Community Connect Part 4 – The Graduation: Celebrating Transformation

Members of the Community Connect project, formerly sleeping rough in Downtown Kuala Lumpur, celebrating their exit from homelessness with project implementers from NGO, Yellow House, and Think City's Uta Dietrich (third from left). Image: Think City

Three months into the Community Connect project, six street friends have already found their way towards a better life. Uta Dietrich, Senior Manager-Urban Solutions at Think City shares the three reasons why Community Connect has met with success.

It has been three months since Community Connect began and six street friends have benefitted from the programme. What changes can we expect in this short time? Well, I can only say the results have been very encouraging. Of the four men and two women, only one person has left and not returned to the area. Three have found work and do not sleep on the streets any longer. Two others are well on the way, with one looking for work, the other still getting an identity card.

However, the outcomes were not limited to work and housing: reconnecting with family, taking action to improve health and more were all part of what was accomplished.

To celebrate this achievement, we had a graduation ceremony near Bangkok Bank, where Community Connect has been operating. The group cleaned the area and decorated it with balloons. In their new clothes, shoes and bright yellow Community Connect T-Shirts, they proudly received a certificate and shared stories of how the programme has changed them.

While we do not have a final report yet, I would like to reflect on the possible factors of why the project had such positive outcomes.

The Concept

In conceiving this project, the idea was to look at each person as an individual with their own set of needs and aspirations, connected to the place in which they regularly sleep. Each of the six individuals had their own set of strengths and needs.

For example, the programme utilised the strong leadership skills of one beneficiary, asking him to lead the cleaning and engagement activities with other street friends. This assisted in building his confidence, purpose and self-worth. Identifying underlying medical issues and getting them addressed with another beneficiary helped this person to regularly attend work.

Always operating in the same space and connecting with businesses led to store-owners watching beneficiaries work, and one manager was so impressed with the dedication and hard work, that she offered a position to one of the street friends. Another business even offered full time work to another individual in the first week of the programme itself. This success confirms that an initial transition period of addressing issues, practising routines and building self-confidence is first required.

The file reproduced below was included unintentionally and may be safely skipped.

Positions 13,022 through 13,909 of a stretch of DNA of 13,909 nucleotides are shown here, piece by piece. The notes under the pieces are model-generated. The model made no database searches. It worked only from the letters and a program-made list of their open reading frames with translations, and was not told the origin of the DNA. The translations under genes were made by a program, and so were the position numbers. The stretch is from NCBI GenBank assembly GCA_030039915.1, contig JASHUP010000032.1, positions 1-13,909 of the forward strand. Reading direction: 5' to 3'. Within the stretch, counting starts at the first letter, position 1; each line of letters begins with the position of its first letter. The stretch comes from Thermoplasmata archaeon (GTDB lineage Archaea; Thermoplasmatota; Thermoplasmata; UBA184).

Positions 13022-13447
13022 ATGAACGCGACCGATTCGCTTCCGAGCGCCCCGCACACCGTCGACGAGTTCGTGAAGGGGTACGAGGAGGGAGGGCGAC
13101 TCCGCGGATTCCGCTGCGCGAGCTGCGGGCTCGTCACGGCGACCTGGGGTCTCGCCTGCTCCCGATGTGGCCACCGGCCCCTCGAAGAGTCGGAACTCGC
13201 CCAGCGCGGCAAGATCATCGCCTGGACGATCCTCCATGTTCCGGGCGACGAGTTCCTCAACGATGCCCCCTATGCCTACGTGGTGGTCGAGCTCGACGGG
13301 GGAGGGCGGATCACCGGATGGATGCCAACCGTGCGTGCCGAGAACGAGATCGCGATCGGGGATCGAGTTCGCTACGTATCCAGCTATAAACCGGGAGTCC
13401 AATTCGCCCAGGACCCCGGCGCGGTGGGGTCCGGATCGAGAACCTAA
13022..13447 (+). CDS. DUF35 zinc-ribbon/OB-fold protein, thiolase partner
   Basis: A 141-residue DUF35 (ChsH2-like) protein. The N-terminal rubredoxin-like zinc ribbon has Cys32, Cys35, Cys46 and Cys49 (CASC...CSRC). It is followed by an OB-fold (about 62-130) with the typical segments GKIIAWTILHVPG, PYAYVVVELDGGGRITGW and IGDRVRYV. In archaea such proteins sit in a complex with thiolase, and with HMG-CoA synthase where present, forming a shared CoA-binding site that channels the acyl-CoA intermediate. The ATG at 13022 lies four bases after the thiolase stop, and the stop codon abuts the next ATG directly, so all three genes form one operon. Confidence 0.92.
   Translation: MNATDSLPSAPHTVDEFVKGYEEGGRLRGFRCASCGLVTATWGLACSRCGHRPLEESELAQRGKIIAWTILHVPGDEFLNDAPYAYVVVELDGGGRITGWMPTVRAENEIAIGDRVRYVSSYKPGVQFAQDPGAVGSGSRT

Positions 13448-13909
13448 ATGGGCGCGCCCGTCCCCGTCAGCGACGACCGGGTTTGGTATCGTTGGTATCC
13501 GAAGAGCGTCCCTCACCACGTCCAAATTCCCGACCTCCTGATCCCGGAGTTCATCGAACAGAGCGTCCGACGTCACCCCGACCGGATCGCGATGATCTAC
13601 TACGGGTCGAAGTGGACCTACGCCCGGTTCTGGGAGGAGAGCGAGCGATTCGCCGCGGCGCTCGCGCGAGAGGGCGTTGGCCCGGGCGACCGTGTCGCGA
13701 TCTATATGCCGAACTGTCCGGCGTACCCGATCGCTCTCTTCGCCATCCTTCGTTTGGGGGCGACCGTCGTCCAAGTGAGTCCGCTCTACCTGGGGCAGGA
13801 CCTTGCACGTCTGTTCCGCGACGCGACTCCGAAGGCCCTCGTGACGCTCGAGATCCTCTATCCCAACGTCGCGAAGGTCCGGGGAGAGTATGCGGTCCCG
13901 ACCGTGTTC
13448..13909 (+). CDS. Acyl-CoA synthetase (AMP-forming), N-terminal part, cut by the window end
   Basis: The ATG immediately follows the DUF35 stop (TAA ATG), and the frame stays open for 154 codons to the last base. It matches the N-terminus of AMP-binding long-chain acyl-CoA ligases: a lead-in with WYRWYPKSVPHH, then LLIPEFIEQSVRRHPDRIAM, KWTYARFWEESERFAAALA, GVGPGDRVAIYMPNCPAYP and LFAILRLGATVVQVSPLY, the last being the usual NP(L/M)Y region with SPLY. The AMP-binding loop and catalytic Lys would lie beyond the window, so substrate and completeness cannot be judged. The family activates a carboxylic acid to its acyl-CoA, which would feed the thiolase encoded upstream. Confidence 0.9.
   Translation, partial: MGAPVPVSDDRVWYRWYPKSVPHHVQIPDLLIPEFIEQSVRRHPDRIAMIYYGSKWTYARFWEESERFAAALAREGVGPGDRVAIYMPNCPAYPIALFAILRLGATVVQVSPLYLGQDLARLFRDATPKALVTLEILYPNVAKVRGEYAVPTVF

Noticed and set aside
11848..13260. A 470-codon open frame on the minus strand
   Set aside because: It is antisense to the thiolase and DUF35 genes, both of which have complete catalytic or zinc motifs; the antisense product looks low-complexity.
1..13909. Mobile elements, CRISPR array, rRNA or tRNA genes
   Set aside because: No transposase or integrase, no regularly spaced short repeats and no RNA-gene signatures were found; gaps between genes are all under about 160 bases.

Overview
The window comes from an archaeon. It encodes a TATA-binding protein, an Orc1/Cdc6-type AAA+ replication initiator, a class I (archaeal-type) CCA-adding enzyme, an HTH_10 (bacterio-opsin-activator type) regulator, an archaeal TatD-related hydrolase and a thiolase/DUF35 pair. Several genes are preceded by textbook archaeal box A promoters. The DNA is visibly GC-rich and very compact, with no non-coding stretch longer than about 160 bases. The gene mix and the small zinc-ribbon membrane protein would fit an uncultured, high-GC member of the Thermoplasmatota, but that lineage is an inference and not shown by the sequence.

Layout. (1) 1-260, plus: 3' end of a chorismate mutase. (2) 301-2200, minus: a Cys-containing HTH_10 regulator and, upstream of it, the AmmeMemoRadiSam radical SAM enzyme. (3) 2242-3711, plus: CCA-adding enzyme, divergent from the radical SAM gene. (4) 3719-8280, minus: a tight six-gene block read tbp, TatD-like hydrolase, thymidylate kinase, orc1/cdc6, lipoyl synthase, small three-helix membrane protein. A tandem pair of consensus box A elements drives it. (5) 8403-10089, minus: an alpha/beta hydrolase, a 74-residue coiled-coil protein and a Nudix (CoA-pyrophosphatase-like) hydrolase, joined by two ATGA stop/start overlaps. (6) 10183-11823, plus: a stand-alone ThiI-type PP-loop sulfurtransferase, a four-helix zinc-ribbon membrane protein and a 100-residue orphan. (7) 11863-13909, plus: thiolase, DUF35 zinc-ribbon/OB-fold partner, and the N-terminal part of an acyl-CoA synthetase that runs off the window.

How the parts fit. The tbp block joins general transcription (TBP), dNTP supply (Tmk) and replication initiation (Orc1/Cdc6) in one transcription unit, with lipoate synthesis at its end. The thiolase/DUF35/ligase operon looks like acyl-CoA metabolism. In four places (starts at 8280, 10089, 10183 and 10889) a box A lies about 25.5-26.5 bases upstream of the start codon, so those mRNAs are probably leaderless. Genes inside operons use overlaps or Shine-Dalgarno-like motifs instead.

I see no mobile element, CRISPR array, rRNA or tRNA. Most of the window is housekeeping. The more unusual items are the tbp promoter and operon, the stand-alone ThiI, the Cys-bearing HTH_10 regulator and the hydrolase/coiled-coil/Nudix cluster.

Beyond finding employment and a roof over their heads, beneficiaries developed friendships with project workers and local businesses, boosting their self-esteem and confidence in their return to society. Image: Think City

Experience and Passion

Yellow House, the NGO operating the programme for Think City brought years of experience not just in working with people experiencing homelessness but with intensive personalised approaches focusing on building self-worth and self-efficacy.

Another quality they brought to the programme was flexibility. They adjusted and adapted each day’s plan according to what was required, solved problems and responded to what was in the best interest of the beneficiaries and the business owner.

Community Connect was a new programme for them, but their experience and passion helped immensely.

The Place

Think City has operated in this particular area of Downtown Kuala Lumpur for a couple of years with a variety of programmes, such as the upgrade of the Lorong Bandar 13 laneway, adjacent to Bangkok Bank, which included multiple engagements with businesses in the area. This prior connection and relationship with Think City has greatly contributed to the support received. One business, Geographer Café, for example, provided access to most of the water used for the cleaning of the area.

These three points are current reflections of this three-month experiment. As we move forward, we will need to test these assumptions by replicating the programme in other places along with other NGOs to assess whether its outcomes can be replicated before considering options for further upscaling of the Community Connect initiative. Citi Foundation’s funding of this programme has certainly changed the lives of this cohort of beneficiaries.

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